The Left’s icon, Ruth Bader Ginsberg, though rabidly pro-choice, was not a fan of Roe as jurisprudence. She said, “[Roe] invited no dialogue with legislators. Instead, it seemed entirely to remove the ball from the legislators’ court.”

Even then-Senator Joe Biden voted to overturn Roe in 1982 and said, “I don’t like the Supreme Court decision on abortion. I think it went too far.”

Whether you’re pro-life or pro-choice, we should all agree that Roe and its offspring were not the way to settle this incredibly divisive issue in our democratic republic.

The Verdict of Science

The word “progressive” means: “Favoring or advocating progress, change, improvement, or reform, as opposed to wishing to maintain things as they are, especially in political matters.” But the party that claims to be “progressive” is stuck in the rut of bygone days when it comes to the science surrounding the development of a fetus.

Those of us who accept God’s Word as truth have known all along that a life begins at conception (see Psalm 139:16, Jeremiah 1:5, Galatians 1:15), but apart from that, today’s technology should leave no doubt.

Here’s what was going on in 1973:

  • Invention of the first handheld mobile phone.
  • Walkie Talkies were popular.
  • The average tuition at a four-year public college was $358.00.
  • All in the Family was the top TV show.
  • M*A*S*H* won an Emmy for Outstanding Comedy Series.
  • A gallon of gas averaged 39 cents.
  • The minimum wage was $1.60.

All that reminiscing to underscore the fact that 1973 was a long time ago, and a lot has changed — particularly in the area of technology. In 1973, only about seven computers worldwide were connected to what we now call “the internet.” (Al Gore hadn’t figured it out yet.)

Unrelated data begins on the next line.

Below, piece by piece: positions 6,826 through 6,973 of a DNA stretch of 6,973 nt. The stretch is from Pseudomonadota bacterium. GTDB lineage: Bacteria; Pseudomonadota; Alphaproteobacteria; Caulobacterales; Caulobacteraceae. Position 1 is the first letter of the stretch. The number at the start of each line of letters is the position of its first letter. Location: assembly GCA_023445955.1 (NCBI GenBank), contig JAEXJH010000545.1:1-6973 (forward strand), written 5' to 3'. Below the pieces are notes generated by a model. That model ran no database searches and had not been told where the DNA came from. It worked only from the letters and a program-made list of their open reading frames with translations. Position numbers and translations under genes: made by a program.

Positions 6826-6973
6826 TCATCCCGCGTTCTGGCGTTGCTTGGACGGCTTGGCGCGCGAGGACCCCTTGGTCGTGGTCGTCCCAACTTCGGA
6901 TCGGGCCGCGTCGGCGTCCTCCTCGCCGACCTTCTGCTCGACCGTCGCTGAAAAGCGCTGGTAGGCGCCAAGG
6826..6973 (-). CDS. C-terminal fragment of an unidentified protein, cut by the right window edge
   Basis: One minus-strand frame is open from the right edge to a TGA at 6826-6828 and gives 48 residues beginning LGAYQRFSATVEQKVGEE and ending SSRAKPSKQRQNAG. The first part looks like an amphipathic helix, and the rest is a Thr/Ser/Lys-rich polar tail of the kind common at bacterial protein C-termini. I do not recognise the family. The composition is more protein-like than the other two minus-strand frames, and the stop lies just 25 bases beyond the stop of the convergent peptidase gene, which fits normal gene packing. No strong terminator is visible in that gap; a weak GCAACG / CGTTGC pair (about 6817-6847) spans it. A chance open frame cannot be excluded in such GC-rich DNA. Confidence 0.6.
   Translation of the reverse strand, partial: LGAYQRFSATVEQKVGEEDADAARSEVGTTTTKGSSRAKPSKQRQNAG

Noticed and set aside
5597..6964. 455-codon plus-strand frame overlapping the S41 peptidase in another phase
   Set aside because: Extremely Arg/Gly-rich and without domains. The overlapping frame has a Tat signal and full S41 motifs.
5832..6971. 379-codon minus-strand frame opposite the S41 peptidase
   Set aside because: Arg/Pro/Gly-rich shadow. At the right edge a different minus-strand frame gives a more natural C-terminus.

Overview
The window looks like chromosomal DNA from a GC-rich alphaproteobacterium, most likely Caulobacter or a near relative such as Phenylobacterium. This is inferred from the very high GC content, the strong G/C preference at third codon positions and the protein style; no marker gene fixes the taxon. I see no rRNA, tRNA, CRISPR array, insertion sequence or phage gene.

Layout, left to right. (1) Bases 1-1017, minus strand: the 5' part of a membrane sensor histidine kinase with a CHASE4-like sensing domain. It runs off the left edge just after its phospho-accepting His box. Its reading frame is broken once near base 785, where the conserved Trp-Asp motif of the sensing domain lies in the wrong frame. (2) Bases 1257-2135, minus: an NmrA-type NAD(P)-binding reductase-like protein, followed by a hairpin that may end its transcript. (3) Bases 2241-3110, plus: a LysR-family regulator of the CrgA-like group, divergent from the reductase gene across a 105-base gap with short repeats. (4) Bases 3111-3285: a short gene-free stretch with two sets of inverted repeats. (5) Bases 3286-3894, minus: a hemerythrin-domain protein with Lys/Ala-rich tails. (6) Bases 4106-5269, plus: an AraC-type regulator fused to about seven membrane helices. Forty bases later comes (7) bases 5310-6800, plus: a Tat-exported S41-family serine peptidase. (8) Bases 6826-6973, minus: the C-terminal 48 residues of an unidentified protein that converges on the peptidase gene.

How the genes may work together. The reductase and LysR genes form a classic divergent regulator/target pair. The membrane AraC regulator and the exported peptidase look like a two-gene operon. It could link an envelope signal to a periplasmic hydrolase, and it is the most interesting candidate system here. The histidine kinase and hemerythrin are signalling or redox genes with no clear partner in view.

Viability Is a Moving and Meaningless Target

In 1992, the SCOTUS case Planned Parenthood v. Casey reaffirmed Roe after some provisions of the law were challenged by a Pennsylvania law. However, it slightly broadened the authority of states to place some restrictions on abortions based on “viability.” And the court admitted that because of advances in the medical field since Roe, the point of viability was sooner than believed in 1973 (23 to 24 weeks, rather than 28 weeks). Moreover, Casey also recognized that future advances in the medical field could show that the point of viability comes even sooner than believed then (in 1992).

Fast forward to our world today, and it’s astonishing how far we’ve come since Roe (1973) or even Casey (1992). The two main images for this story are 1) a shot from a Picker ultrasound about the time of Roe and 2) a child of the same age, via today’s amazing 4-D technology.

In 2017, Courtney Stensrud’s daughter was born in Texas at just 21 weeks, weighing less than a pound. Lyla is now 4 years old and healthy.

Fetal surgeries (in utero) are becoming more common. In Cleveland in May 2021 a tumor was removed from an unborn baby’s heart within the uterus. The surgery was performed 10 weeks before the baby was born (prematurely).

This would have all seemed like The Jetsons back in 1973. But looking back, Roe looks like the The Flintstones. “Progressives” need to stop being science deniers.

 

Nolan Lewallen is a retired pilot of a major airline and lives near Stephenville, Texas, with his wife, Kim. Nolan’s two greatest passions are the Bible and politics. His latest book, The Integration of Church & State: How We Transform “In God We Trust” From Motto to Reality, brings the two together.